In my previous post, I mentioned that it was usually warm up/plié that were exercises which were frequently unmarked. WRONG! Shortly after writing that article, I played for two classes with hardly any marking from the teacher. A bit of finagling got me through the classes, but I ran into trouble with the adage.
In these situations, I aim to be like a plumber with a toolbox – not knowing what tools you need for the job, one must be prepared with a selection of the most commonly used ones. A single adjustable wrench can be far more useful than a few of fixed sizes.
With no choreography to help me choose music, I whipped out my ‘adjustable wrench’: a bog-standard nice adage tune of medium tempo, suitably useful harmonic progressions to support a variety of muscular tension and releases, …..AND one which I could play in different keys! (Never underestimate the importance of this. An unseen adage could go on for 32 counts on each side. If you pick a tune that is only 16 counts long and have to carry on for a total of 64, the fourth repetition of the same tune in the same key will have dulled dancing ears and minds, and feel heavy. Horror of horrors, what if there is a second group straightaway after the first…)
It didn’t work.
As I played, I could see that the choreography called for an interesting variety of sharp and strong dynamics set as highlights amongst the usual soft movements. My adage music (a barcarolle-like tune) was like a gentle creature of no great convictions. What was needed was more along the lines of a charismatic revolutionary with rousing oratorical skills. I changed the music to Monti’s Czardas and things finally fell into place.
Teachers frequently set steps purely from a technical point of view without reference to any particular music. They then ask for a piece of adage music in the hope that what they’ve set fits the dynamics suggested by the music . As Tamara Rojo said in the recent BBC documentary ‘Good Swan, Bad Swan: Dancing Swan Lake’- both Odile and Odette do arabesque and pirouettes. It is HOW the steps are done that differentiates one character from the other. (Perhaps another reason to practice stronger port de bras if nurturing potential Odiles…..). In this case, the same adage exercise done every day to different pieces of music should be an invaluable way to develop the dancers’ artistic responses. Vocational schools do this all the time by setting the exercise on Monday and then adding to it as the week goes on.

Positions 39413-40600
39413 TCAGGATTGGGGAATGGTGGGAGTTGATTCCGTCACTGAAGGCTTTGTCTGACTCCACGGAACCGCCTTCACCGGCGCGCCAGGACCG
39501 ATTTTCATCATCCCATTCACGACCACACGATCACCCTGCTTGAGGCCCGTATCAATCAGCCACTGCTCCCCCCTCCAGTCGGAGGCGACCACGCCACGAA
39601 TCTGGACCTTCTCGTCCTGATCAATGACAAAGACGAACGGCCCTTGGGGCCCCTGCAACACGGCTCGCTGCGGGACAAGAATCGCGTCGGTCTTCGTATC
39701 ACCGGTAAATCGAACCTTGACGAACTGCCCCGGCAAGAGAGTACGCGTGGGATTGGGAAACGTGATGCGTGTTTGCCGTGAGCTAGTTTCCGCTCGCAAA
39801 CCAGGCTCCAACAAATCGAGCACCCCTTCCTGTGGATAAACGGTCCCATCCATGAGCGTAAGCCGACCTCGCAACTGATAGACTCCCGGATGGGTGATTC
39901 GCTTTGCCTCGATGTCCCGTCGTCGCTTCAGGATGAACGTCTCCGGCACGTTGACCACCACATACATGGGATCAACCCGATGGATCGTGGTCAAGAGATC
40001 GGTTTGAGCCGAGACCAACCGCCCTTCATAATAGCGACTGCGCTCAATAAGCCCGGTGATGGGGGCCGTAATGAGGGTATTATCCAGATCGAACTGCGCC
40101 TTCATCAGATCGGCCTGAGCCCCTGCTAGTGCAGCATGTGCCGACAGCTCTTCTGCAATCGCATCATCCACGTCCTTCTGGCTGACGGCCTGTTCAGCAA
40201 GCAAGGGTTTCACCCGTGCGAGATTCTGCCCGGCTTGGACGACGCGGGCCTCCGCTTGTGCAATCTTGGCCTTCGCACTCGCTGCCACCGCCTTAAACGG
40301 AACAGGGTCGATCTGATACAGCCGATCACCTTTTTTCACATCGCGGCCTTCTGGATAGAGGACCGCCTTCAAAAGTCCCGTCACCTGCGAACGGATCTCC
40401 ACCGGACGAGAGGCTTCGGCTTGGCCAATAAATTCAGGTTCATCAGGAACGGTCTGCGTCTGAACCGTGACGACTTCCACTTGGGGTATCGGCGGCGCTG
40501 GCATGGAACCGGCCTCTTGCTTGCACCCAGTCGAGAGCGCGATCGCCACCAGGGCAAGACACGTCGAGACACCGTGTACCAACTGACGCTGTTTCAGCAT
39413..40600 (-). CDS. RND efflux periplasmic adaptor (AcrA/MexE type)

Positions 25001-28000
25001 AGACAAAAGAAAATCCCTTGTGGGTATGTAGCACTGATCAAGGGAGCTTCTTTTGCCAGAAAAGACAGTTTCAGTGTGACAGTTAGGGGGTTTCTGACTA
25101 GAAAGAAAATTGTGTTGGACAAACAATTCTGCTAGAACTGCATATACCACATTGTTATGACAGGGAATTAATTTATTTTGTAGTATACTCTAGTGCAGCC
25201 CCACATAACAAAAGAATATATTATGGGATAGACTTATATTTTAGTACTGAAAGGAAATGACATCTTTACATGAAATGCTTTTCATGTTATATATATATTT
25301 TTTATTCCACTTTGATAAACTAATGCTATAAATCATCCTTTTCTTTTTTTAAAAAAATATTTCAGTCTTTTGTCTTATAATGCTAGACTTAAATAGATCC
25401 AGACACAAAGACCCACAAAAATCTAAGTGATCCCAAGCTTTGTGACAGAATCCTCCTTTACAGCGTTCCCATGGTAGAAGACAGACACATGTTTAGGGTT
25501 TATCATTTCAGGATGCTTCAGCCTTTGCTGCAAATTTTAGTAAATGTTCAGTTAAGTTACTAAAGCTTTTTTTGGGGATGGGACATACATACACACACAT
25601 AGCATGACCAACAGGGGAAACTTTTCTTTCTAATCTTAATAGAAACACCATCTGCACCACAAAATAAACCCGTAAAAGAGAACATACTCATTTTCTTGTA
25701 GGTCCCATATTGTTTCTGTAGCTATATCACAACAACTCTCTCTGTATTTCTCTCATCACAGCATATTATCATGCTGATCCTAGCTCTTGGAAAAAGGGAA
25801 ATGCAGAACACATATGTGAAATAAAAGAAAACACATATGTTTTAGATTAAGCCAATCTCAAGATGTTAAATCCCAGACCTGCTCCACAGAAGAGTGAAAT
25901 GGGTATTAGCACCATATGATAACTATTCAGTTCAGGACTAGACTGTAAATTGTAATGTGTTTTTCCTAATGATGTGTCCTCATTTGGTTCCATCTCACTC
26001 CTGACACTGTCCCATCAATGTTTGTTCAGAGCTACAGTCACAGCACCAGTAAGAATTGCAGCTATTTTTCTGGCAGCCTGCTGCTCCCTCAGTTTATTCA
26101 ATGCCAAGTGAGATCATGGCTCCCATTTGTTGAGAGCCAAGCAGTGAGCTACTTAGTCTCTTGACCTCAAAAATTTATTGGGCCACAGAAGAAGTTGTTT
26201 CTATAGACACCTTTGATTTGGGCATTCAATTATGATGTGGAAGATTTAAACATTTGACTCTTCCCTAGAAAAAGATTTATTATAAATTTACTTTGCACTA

Other times, teachers want inspiration from music and wait to hear a musician’s offerings before setting a combination. If we know this to be the case, we musicians should rise to the challenge. Try choosing music from different styles and eras. If you’ve already tried the usual Romantic era suspects like Quando m’en vo and O mio babbino caro, how about exploiting the stillness of the slow movement theme from Beethoven’s Pathetique Sonata, the nobly elegant qualities of Grieg’s Sarabande from Holberg Suite, or the improvisatory and exotic sound world of Bartok’s Buciumeana from Roumanian Folk Dances?
Not all adage music are equal and there are finite amounts by which you can speed up/slow down a piece of music. There will come a point when too much slowing down makes the music laboured and the thread of melody gets lost. Too much speeding up and dynamics/harmonic tension become ironed out of the texture. The essence of a particular piece of adage music often lies in its harmonic content. The ear needs time to perceive tensions/resolutions created by dissonances resolving to consonances. Most teachers do not know this and assume that they can simply ask for any piece of music, adjust tempi accordingly while the hapless pianist is in full-flow and then complain that the music doesn’t feel right.
Harriet Cavalli in her book Dance and Music mentions that if she is asked to play an adage before the teacher sets one, she usually asks “What size – gentle, medium, or huge?” I love this idea so much and have adopted it. If the teacher is distractedly trying to remember the combination, answering that simple question almost always tells me what dynamic is needed. Ms Cavalli also discusses adage and its related issues very effectively in the same book and I thoroughly recommend it as a very illuminating guide.
You write “The ear needs time to perceive tensions/resolutions created by dissonances resolving to consonances. Most teachers do not know this …” It is true! I would add that many teachers know this, but do not have time to worry about it: it is just one of the tasks of the pianist for dance.
Personally, for daily classes I especially use the improvisation. This is a skill that is acquired with experience, and that of course is not enough, because sometimes it is essential to offer a music repertoire. However, the improvisation allows countless solutions: the ability to vary and to immediately adapt to changes within the dynamic exercises.